Burke writes that 20 states and territories across the U.S. are currently “exploring” apps that make use of the ENS system, and that together those represent nearly half (45%) of the overall American populace. He also shared recent updates and improvements made to both the Exposure Notification API as well as to its surrounding documentation and information that the companies have shared in order to answer questions from state health agencies, and hopefully make its use and privacy implications more transparent.

The ENS API now supports exposure notifications between countries, which Burke says is a feature added based on nations that have already launched apps based on the tech (that includes Canada, as of today, as well as some European nations). It’s also now better at using Bluetooth values specific to a wider range of devices to improve nearby device detection accuracy. He also says they’ve improved the reliability for both apps and debugging tools for those working on development, which should help public health authorities and their developer partners more easily build apps that actually use ENS.

Burke continues that there’s been feedback from developers that they’d like more detail about how ENS works under the covers, and so they’ve published public-facing guides that direct health authorities about test verification server creation, code revealing its underlying workings and information about what data is actually collected (in a de-identified manner) to allow for much more transparent debugging and verification of proper app functioning.

Google also explains why it requires that an Android device’s location setting be turned on to use Exposure Notifications — even though apps built using the API are explicitly forbidden from also collecting location data. Basically, it’s a legacy requirement that Google is removing in Android 11, which is set to be released soon. In the meantime, however, Burke says that even with location services turned off, no app that uses the ENS will actually be able to see or receive any location data.

Salt Security closes $20M Series A to help protect APIs

Today Salt Security, a startup that helps companies protect APIs, announced that it has closed a $20 million Series A. The Palo Alto-based company secured the new funds from Tenaya Capital, bringing its total capital raised to around $30 million.

The Salt round caught TechCrunch’s eye as it fits reasonably well into a growing trend of API-powered and focused startups raising capital in recent months. On the back of Plaid’s epic exit, and the continued success of Twilio, APIs appear to be a lucrative way for startups to build attractive revenue tallies that entice both investors and acquirers alike.

Notably Salt Security offers its API security service — the startup helps customers defend against API “attacks,” and find API-related “vulnerabilities,” per its website — as a SaaS application; the company did tell TechCrunch that it can also “integrate via API with other solutions in a customer’s environment,” for what it’s worth. Regardless, as Salt is a startup focused on the API economy, we wanted to note its funding event.

To get a handle on how the company managed to raise during a purportedly difficult time to attract new capital, TechCrunch dug in a little bit. Read on for growth notes, and some details on whether more startups are using APIs to power their businesses.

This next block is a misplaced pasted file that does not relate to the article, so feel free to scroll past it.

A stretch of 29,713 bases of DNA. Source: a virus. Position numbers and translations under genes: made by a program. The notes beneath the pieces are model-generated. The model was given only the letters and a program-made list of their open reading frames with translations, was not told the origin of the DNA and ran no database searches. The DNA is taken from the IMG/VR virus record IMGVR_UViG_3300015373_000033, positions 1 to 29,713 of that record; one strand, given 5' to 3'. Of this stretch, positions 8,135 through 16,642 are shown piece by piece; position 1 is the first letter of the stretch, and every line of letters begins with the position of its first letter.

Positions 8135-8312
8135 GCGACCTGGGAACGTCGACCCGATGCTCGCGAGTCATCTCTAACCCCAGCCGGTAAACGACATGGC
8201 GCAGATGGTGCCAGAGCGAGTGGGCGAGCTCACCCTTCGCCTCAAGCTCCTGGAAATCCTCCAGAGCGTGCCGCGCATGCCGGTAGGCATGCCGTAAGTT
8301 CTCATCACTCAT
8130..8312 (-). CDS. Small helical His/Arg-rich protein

Growth

The short answer regarding how Salt managed to secure capital is growth, as far as TechCrunch can surmise: According to the firm, Salt “almost doubled [its] revenue in the first half of 2020 from the end of 2019 despite COVID-19 in addition to retaining our existing customers.” As the firm just raised a Series A, its 2019 end-of-year revenue tally likely wasn’t huge, but the company’s pace of topline expansion is precisely what private investors like to bet on.

Even better, Salt shared with TechCrunch that its gross margins have “significantly improved to over 90%” in response to a question regarding changes in the startup’s gross margin profile over the last 18 months. Salt also cited sharp demand for its product from larger companies in its notes to this publication.

But it’s smaller companies that we’re more interested in, given our API startup focus. TechCrunch asked Salt if it is seeing API-powered business models becoming more popular among growing tech companies. Via email, the startup said that it has “seen an increase in the use of third party APIs and more companies are opening new APIs for partners to share data” and that APIs are “definitely a growing business model not only for startups but also for established companies looking to innovate and grow their business.”

Good to know that we weren’t out to lunch when we noted the trend.

Wrapping, while researching Salt for this post TechCrunch noticed that the company’s website details an all-male leadership team. We raised the matter to the startup, which responded saying that “diversity and inclusion are core to [its] culture,” and that it views the matter as “critical to a healthy, productive, creative and growing team.” Salt also said that it has “plans to double in size by the end of year and this will create many opportunities for growing diversity within our executives and across our entire team.” We’ll take a peek at the same metric the next time we talk to the company.

You can now install the first beta of Android 11

After a series of developer previews, Google today released the first beta of Android 11 and with that, it is also making these pre-release versions available for over-the-air updates. This time around, the list of supported devices only includes the Pixel 2, 3, 3a and 4.

If you’re brave enough to try this early version (and I wouldn’t do so on your daily driver until a few more people have tested it), you can now enroll here. Like always, Google is also making OS images available for download and an updated emulator is available, too.